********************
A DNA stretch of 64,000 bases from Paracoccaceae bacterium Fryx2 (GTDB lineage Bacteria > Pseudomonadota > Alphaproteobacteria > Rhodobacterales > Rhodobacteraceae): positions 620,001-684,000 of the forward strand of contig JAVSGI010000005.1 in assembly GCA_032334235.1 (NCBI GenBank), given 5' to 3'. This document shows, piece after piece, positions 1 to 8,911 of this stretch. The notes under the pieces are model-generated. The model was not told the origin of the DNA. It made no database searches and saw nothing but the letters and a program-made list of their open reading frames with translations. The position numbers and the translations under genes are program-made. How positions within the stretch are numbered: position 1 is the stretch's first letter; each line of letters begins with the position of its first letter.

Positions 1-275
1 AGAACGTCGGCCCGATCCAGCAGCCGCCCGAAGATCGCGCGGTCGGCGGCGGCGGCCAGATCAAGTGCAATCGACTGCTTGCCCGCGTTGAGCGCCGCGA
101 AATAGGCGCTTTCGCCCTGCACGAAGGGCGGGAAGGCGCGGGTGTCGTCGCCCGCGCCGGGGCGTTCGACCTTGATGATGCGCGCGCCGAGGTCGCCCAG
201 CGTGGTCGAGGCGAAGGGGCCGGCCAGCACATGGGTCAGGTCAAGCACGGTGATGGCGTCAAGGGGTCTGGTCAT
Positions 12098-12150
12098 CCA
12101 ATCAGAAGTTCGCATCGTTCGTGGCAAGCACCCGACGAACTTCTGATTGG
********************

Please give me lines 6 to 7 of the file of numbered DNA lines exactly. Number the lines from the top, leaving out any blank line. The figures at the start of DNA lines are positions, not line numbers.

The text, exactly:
Positions 12098-12150
12098 CCA